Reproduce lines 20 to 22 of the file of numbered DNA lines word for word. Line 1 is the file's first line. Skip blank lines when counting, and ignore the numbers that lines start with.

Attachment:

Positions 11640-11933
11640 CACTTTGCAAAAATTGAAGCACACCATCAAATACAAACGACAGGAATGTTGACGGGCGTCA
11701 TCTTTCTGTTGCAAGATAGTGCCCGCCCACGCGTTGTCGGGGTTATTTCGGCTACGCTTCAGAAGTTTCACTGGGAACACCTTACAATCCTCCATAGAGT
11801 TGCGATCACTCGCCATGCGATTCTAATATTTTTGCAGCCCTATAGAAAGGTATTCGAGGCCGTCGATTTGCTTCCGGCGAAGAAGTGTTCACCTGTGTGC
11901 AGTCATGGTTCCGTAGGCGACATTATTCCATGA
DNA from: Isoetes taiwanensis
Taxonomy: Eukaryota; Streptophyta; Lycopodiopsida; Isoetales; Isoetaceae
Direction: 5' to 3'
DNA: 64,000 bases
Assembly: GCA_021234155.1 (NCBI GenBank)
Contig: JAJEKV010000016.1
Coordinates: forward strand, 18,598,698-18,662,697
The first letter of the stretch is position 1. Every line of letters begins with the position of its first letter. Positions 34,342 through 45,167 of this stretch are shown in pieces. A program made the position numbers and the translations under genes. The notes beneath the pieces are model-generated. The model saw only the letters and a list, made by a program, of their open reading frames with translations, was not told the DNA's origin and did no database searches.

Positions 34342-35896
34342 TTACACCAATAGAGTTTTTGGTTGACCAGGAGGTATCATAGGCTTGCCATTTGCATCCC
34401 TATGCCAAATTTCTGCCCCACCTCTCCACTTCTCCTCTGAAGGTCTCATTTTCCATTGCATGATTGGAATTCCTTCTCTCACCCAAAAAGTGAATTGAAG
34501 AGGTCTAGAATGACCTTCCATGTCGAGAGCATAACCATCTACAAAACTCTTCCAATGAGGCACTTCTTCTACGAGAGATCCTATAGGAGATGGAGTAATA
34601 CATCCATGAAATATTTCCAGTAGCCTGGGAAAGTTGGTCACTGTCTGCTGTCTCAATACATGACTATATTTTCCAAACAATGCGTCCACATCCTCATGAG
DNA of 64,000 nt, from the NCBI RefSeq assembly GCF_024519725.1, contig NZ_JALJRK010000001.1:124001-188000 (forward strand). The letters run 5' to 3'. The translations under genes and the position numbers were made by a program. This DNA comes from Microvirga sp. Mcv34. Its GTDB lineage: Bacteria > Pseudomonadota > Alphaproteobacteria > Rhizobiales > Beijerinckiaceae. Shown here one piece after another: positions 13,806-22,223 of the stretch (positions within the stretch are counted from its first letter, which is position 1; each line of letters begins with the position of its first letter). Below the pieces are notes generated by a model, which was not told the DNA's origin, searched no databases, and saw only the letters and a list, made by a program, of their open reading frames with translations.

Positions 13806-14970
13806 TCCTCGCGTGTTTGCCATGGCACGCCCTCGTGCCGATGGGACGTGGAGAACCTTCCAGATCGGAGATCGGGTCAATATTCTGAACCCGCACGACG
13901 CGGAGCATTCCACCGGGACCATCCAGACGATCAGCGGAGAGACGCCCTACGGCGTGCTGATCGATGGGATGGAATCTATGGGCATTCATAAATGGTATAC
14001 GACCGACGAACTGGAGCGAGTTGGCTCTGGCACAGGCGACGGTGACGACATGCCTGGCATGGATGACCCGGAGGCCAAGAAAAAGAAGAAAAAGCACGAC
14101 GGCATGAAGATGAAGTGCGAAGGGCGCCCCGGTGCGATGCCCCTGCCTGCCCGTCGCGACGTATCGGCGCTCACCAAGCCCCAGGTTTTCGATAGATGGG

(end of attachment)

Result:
Positions 13806-14970
13806 TCCTCGCGTGTTTGCCATGGCACGCCCTCGTGCCGATGGGACGTGGAGAACCTTCCAGATCGGAGATCGGGTCAATATTCTGAACCCGCACGACG
13901 CGGAGCATTCCACCGGGACCATCCAGACGATCAGCGGAGAGACGCCCTACGGCGTGCTGATCGATGGGATGGAATCTATGGGCATTCATAAATGGTATAC